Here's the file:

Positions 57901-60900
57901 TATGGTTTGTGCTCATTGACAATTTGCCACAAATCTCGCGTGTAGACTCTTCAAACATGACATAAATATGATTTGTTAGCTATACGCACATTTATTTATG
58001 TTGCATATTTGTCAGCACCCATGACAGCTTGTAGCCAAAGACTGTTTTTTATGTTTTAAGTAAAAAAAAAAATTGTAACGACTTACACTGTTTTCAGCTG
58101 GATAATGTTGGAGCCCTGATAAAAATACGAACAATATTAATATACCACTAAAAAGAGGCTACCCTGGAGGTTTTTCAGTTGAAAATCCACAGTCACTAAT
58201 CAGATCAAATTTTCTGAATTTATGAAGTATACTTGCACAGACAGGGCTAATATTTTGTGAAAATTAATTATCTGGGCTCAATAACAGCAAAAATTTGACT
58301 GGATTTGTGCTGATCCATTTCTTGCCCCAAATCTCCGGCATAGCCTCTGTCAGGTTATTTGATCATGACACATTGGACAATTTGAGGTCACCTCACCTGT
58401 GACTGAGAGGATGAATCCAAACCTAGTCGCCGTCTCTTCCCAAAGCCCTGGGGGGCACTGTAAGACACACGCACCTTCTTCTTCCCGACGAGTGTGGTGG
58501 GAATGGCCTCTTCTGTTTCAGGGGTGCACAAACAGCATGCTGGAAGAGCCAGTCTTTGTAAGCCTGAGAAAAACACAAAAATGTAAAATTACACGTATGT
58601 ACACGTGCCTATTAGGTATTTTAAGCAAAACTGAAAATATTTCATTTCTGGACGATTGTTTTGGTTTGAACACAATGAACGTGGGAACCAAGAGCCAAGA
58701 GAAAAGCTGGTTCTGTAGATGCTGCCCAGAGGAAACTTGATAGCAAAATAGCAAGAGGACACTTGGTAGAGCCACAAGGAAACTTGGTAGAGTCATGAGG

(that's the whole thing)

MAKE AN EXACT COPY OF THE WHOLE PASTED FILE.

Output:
Positions 57901-60900
57901 TATGGTTTGTGCTCATTGACAATTTGCCACAAATCTCGCGTGTAGACTCTTCAAACATGACATAAATATGATTTGTTAGCTATACGCACATTTATTTATG
58001 TTGCATATTTGTCAGCACCCATGACAGCTTGTAGCCAAAGACTGTTTTTTATGTTTTAAGTAAAAAAAAAAATTGTAACGACTTACACTGTTTTCAGCTG
58101 GATAATGTTGGAGCCCTGATAAAAATACGAACAATATTAATATACCACTAAAAAGAGGCTACCCTGGAGGTTTTTCAGTTGAAAATCCACAGTCACTAAT
58201 CAGATCAAATTTTCTGAATTTATGAAGTATACTTGCACAGACAGGGCTAATATTTTGTGAAAATTAATTATCTGGGCTCAATAACAGCAAAAATTTGACT
58301 GGATTTGTGCTGATCCATTTCTTGCCCCAAATCTCCGGCATAGCCTCTGTCAGGTTATTTGATCATGACACATTGGACAATTTGAGGTCACCTCACCTGT
58401 GACTGAGAGGATGAATCCAAACCTAGTCGCCGTCTCTTCCCAAAGCCCTGGGGGGCACTGTAAGACACACGCACCTTCTTCTTCCCGACGAGTGTGGTGG
58501 GAATGGCCTCTTCTGTTTCAGGGGTGCACAAACAGCATGCTGGAAGAGCCAGTCTTTGTAAGCCTGAGAAAAACACAAAAATGTAAAATTACACGTATGT
58601 ACACGTGCCTATTAGGTATTTTAAGCAAAACTGAAAATATTTCATTTCTGGACGATTGTTTTGGTTTGAACACAATGAACGTGGGAACCAAGAGCCAAGA
58701 GAAAAGCTGGTTCTGTAGATGCTGCCCAGAGGAAACTTGATAGCAAAATAGCAAGAGGACACTTGGTAGAGCCACAAGGAAACTTGGTAGAGTCATGAGG